Officials will examine voice recordings and data from the Titanic submarine’s mothership as part of their investigation into the incident, aiming to determine the cause and potential criminality involved.
Investigators with the Transportation Safety Board of Canada visited the Polar Prince, the OceanGate Titan sub’s lead ship, Saturday “to collect information from the vessel’s voyage data recorder and other vessel systems that contain useful information,” TSB Chairwoman Kathy Fox told CNN.
Fox said agency wants to “find out what happened and why and to find out what needs to change to reduce the chance or the risk of such occurrences in the future,” according to the report.
She said voice recordings “could be useful in our investigation” but insisted that the investigation’s purpose was not to point blame.
Meanwhile, authorities are working to determine whether the case warrants a criminal investigation, said Royal Canadian Mounted Police Superintendent Kent Osmond on Saturday.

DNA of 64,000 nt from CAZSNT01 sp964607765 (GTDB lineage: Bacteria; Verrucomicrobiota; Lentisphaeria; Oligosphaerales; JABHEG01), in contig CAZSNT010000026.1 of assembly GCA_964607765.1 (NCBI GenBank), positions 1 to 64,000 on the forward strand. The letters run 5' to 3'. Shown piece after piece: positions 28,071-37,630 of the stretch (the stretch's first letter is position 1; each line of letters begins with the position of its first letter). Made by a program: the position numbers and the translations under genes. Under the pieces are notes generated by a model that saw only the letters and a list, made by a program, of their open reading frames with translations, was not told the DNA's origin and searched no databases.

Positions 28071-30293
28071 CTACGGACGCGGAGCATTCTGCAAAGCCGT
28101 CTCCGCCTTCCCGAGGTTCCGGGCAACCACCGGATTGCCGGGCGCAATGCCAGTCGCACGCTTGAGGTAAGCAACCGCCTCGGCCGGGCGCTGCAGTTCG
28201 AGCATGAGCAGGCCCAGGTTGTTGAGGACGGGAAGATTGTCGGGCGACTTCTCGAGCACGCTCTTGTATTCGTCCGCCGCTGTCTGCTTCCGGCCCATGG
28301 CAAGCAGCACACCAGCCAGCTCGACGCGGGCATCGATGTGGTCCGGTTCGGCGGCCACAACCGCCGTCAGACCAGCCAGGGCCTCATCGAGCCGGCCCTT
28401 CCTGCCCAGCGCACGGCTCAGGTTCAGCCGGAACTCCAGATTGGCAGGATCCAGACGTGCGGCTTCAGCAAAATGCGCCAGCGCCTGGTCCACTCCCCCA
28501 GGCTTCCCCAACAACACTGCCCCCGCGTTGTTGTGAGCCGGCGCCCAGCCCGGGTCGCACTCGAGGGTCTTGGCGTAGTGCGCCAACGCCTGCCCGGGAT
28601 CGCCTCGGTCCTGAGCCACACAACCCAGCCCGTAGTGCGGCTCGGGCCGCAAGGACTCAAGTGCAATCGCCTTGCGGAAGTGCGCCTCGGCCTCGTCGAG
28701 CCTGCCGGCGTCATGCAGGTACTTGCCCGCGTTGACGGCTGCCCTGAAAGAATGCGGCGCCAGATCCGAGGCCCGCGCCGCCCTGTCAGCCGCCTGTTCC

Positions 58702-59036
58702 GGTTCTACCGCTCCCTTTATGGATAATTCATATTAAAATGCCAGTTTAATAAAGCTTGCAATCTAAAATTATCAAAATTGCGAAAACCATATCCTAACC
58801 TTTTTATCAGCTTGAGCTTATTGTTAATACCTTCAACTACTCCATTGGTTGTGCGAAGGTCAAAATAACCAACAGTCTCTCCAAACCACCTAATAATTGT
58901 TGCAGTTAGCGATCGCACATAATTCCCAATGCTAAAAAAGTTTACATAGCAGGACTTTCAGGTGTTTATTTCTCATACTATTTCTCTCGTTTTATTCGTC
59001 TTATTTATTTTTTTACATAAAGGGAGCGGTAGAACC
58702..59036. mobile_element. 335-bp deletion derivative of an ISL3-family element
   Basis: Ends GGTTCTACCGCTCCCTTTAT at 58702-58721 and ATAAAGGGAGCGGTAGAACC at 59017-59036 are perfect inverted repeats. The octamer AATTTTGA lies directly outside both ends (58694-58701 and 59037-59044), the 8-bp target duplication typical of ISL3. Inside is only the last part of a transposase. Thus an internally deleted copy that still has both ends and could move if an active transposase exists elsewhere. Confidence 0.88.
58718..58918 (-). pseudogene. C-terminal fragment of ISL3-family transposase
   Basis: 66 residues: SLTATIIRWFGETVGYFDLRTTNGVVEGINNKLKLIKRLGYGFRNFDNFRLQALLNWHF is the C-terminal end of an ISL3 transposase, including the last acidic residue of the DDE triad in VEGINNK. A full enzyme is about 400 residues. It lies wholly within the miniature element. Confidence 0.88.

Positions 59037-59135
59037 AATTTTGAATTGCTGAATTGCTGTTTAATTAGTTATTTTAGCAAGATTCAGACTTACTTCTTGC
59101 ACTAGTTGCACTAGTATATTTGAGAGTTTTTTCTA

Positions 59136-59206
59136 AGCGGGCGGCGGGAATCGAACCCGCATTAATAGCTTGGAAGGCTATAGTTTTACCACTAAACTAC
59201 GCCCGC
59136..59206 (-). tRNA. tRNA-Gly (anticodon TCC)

“Such an investigation will proceed only if our examination of the circumstances indicate criminal, federal or provincial laws may possibly have been broken,” he told reporters.
OceanGate Expeditions’ Titan submersible was carrying five passengers early June 18 when it descended into the Atlantic Ocean bound for the Titanic wreckage 12,500 feet below.
Those aboard ranged in age from 19 to 77 and have been described as two billionaires, a pioneer, the company’s CEO and founder and a budding college student.
The US Coast Guard announced Thursday that it had found an array of debris on the ocean floor, about 1,600 feet from the bow of the Titanic, indicating the sub suffered a “catastrophic implosion.”
The bodies of the sub’s five occupants — Sulaiman Dawood, 19; his business tycoon father, Shahzada, 48; British billionaire Hamish Harding, 58; famed Titanic explorer Paul-Henri Nargeolet, 77; and OceanGate founder and CEO Stockton Rush, 61 — are unlikely to be recovered.
In 2018, the Marine Technology Society cautioned Rush, the head of OceanGate, about the crucial need for proper third-party testing of its prototypes before subjecting them to extreme depths, prioritizing passenger safety. Allegedly, Rush declined to comply.